Earlier today, I asked, why do naturalists grudgingly use the word “design”? As it happens, the problem Kirschner and Gerhart acknowledged in 2005 has been discussed elsewhere in the literature.
Here are some notes I made on the subject a while back:
“Evolution” is spoken of as if it were an agent, which it is—precisely—not supposed to be. Stephen Jay Gould exulted that Darwinism was a “fist as a battering ram,”  punching out the lights of design in life forms. Well then, consider this from New Scientist (2010):
The remarkable diversity of life on Earth stands as grand testimony to the creativity of evolution. Over the course of 500 million years, natural selection has fashioned wings for flight, fins for swimming, and legs for walking, and that’s just among the vertebrates.
Despite this “active agent” talk, we are elsewhere told that the concept of design is inappropriate in biology and “should be eliminated from all biological explanations.” (2009)
The concept of accident in evolution refers to causes which are stochastic with respect to selective demands arising from the external environment and acting on the organism, while the concept of design refers to causes which meet the requirement of these selective demands. The condition ‘with respect to selective demands’ is generally forgotten so that evolutionary changes are described as being design modifications. Design is an invalid synonym for adaptation. Further it implies a designer and has been used by some authors since before Darwin to argue that design in organisms demonstrates the existence of a designer and hence a plan. Yet if evolution depends on two simultaneously acting causes, one of which is accidental, then the process of evolution and all attributes of organisms are accidental. The concept of design is inappropriate in biology and should be eliminated from all biological explanations.
And informed by Andrew Moore, Editor-in-Chief of BioEssays (2011),
To help address public misunderstanding of evolution, we must find alternatives to anthropomorphic terminology, and I have some suggestions. In this issue Jacques Dubochet asserts that a major reason for the lack of public acceptance of evolution is a fundamental misunderstanding of its core concepts: many people think of evolution producing modifications with an aim, e.g. ‘eyes in order to see’, ‘legs for walking’, rather than in terms of directionless variation, and natural selection without motivation, design or strategy. And yet the latter two concepts are used by many biologists at some point when discussing evolution, be it in the scientific literature or in popular books. The conceptual problem is even deeper: for example Richard Dawkins cast evolution in the guise of a ‘blind watchmaker’ in his book of the same name, a concept that, whilst successfully communicating one aspect of evolution, might reinforce the notion that evolution works towards producing a particular entity with a pre-defined use: in this case a watch. The problem here is that the watchmaker (a defined professional), even if blind, must know the aim to which he is working, in order to be able to assess the success of his, albeit random, work.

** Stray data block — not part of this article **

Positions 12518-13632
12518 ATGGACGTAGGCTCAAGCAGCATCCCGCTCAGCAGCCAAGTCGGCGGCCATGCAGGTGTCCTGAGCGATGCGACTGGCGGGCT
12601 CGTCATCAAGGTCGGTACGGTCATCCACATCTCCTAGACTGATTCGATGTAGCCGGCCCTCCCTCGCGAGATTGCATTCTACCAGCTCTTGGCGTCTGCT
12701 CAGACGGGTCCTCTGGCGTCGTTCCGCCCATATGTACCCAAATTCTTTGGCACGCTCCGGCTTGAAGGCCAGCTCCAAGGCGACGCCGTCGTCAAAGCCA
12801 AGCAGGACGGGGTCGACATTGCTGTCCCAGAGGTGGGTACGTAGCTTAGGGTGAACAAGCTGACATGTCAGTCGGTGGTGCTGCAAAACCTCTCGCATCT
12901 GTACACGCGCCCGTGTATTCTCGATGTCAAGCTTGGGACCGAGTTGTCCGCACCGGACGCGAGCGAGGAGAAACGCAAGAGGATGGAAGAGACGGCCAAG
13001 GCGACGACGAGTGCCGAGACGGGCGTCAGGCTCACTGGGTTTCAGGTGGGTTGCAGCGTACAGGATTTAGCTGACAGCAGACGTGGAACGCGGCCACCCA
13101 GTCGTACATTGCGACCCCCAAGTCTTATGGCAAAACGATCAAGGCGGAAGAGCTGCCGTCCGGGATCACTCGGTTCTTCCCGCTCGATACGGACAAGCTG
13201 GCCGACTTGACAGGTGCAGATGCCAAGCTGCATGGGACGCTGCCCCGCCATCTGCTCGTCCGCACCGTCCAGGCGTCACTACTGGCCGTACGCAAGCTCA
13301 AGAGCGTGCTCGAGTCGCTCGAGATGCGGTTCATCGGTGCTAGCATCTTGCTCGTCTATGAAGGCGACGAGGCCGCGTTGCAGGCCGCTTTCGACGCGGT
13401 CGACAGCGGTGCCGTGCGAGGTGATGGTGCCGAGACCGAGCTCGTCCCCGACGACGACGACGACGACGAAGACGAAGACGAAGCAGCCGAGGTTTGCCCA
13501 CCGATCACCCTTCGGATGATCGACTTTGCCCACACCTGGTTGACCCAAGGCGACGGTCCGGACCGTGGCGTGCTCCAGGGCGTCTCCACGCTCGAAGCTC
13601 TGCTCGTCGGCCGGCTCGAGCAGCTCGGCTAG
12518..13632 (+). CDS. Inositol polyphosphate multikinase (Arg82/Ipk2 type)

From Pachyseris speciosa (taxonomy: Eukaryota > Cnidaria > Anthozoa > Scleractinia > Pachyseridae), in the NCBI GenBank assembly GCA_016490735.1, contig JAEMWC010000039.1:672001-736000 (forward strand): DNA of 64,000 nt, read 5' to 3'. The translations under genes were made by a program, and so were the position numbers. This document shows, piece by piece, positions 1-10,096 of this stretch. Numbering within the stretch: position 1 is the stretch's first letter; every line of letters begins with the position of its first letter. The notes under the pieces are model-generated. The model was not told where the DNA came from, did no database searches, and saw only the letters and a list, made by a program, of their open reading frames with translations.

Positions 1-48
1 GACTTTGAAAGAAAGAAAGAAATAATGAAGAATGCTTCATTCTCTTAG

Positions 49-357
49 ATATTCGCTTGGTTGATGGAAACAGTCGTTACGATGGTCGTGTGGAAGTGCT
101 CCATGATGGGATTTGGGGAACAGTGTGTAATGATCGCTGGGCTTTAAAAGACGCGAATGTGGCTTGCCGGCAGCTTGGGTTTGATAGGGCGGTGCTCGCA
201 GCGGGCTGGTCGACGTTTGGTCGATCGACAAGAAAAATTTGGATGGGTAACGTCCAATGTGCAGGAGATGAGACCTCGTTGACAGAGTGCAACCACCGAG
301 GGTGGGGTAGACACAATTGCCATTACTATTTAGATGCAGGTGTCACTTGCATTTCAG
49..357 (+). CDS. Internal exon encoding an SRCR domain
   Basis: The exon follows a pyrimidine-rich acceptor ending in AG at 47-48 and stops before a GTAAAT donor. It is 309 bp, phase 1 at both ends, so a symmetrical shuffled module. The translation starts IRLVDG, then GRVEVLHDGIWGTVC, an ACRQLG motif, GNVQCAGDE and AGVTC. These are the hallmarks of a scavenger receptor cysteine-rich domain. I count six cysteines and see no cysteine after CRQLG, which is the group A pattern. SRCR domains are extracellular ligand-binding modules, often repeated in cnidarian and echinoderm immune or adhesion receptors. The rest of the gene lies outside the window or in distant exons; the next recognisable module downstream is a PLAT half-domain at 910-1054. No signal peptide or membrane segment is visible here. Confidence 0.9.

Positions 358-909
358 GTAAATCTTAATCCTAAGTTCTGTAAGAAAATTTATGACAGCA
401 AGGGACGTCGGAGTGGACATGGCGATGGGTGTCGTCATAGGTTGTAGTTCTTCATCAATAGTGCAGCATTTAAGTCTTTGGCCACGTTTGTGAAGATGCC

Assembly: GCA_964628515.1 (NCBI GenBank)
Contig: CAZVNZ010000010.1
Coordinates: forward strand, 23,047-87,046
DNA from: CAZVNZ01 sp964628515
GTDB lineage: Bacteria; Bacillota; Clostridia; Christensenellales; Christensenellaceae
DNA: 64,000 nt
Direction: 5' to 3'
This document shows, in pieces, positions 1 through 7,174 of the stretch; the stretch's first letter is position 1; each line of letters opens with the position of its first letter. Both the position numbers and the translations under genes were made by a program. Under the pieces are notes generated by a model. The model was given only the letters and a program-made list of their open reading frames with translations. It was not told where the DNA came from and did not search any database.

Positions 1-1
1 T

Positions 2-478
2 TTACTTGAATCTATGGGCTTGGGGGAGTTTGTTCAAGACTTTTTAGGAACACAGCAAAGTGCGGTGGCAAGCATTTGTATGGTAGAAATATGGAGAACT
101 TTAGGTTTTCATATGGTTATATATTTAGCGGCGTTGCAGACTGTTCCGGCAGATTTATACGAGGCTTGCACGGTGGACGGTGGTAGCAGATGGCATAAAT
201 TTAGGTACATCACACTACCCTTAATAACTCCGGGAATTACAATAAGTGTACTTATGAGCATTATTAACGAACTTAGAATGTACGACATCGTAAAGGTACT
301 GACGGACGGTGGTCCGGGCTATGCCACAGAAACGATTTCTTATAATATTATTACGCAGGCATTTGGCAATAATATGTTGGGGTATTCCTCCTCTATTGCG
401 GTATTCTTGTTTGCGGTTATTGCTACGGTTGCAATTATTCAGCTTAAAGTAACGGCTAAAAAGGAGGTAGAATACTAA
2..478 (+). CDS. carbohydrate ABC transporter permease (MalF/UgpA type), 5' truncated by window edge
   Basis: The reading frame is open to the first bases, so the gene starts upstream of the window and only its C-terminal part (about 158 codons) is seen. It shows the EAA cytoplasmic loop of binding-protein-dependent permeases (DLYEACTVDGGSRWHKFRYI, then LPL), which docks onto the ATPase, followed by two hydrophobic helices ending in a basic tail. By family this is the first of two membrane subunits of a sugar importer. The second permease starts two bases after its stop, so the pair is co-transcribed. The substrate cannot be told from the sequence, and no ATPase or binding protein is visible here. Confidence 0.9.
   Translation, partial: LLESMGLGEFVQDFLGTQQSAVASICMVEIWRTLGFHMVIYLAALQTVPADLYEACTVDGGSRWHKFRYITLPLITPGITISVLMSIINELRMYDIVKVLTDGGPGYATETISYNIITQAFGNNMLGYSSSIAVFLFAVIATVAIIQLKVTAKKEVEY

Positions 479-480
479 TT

Which implies what exactly? The need for linguistic Stalinism? We are introduced to a box explaining Evolution old-speak vs. Evolution new-speak.
I believe that a large part of our difficulty in avoiding the invocation of agency and direction in evolutionary processes is our persistent inability to define natural selection in terms of physical laws and processes.
We noticed, actually. And get this:
The spread of information theory into biology would, in my opinion, greatly help.
Yes it would, A demolition team can sometimes do wonders for an unsightly landscape.
Alfred Nigel Burdett takes up the theme in 2012 in a Letter in Science (2012.  In 2012, I moved, and stopped keeping up this file, but wouldn’t be surprised if others have.
Give them credit, they mean it. They just don’t do it.
First, they can’t. The back door introduction of design and purpose into their theory is the only way it would make sense.
Second, their friends in media won’t snitch. So they can afford to just agree with the rebuke, fret slightly, and go right on treating “evolution” as an agent.
 Stephen Jay Gould, “Darwin and Paley Meet the Invisible Hand,” in Eight Little Piggies: Reflections in Natural History, Jonathan Cape: London, 1993, pp.149-150
 Alfred Nigel Burdett, “Evolution’s Misleading Language” in the Letters section of Science (9 November 2012): http://tinyurl.com/brvf25s
See also: Why do naturalists grudgingly use the word “design”? Why do naturalists grudgingly use the word “design”? (Little wonder they are not happy with their conventional terminology. There doesn’t seem to be any way to say what they apparently wish to maintain)
Talk to the fossils: Let’s see what they say back
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